For those who enjoy Roll For the Galaxy you can look forward to tis first expansion “Ambition” to be released this fall. It was up in the air until now whether an expansion would be released. In January game designer Tom Lehmann posted the following in a thread on boardgamegeek about the possibility of an expansion.
Ultimately, this is up to the publisher, RGG. The tentative plan was that the card game would have expansions while Roll and [redacted] wouldn’t have them. This could change, of course. Both Wei-Hwa and I have ideas that we could run with. RGG will see how Roll does in the marketplace. We’ll also have to look at the future Race products in the production pipeline and make sure that we don’t saturate the market.
I’m sure Jay, Wei-Hwa, and I will discuss this further at the Gathering this year (in April). By then, we should have some solid sales data.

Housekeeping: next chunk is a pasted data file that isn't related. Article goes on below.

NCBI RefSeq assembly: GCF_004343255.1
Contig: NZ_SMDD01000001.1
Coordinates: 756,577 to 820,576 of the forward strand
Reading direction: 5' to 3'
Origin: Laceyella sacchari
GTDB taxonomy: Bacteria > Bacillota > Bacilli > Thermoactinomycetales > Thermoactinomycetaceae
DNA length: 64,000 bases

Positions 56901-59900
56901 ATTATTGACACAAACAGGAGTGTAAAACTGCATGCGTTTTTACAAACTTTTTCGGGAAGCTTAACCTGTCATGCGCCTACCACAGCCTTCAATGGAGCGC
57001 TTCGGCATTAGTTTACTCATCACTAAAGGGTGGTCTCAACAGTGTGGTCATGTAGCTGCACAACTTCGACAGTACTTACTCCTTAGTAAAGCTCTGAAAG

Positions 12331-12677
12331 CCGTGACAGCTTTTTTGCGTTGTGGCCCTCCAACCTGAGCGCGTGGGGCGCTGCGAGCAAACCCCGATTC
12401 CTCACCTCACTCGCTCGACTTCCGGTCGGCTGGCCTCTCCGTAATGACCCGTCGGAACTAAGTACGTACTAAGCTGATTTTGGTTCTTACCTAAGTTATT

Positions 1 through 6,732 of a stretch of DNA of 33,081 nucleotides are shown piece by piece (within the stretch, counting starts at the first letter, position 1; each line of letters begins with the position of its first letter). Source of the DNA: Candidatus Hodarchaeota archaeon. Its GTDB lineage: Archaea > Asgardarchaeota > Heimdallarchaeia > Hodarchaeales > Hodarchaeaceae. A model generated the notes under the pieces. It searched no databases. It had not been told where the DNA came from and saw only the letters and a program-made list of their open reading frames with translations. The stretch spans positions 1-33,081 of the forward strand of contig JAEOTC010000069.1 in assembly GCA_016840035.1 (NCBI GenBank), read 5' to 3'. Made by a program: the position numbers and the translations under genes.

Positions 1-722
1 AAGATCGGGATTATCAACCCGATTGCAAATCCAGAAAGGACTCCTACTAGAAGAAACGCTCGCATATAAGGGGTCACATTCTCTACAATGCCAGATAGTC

Even though the Gathering of Friends has not occurred yet it is obvious that the sales of RFtG justified at least one expansion. Jay Tummelson Owner of Rio Grande Games the publisher posted the following later in the thread.
Roll for the Galaxy: Ambition, the first expansion to Roll for the Galaxy, will be coming this fall. New factions, new dice, new tiles, and more! Further details to be revealed this summer.
As always we will keep you posted as more information becomes available on this title.
Tom Lehmann co-designer of Pandemic State of Emergency with Matt Leacock has detailed some of the things you will see coming with the upcoming expansion. This expansion promises to be one that can make life both easier and harder. With challenges like a superbug which is extremely hard to kill of and advantages like being able to quarantine a city so that the worst of a disease can’t spread out with its cascading effects.
In addition to the superbug and the quarantines they have also created a new variant using animal diseases which have an off map add on which should complicate things yet that much more. Or better yet having cards coming up that will do nasty things like take away cards from you, push the infection track up, or infect cities extra in a turn. Even worse some of these cards will have a lasting effect that won’t go away until the next time you get awful news by a new one popping up.
For all of the infectious detail head over to the blog post here.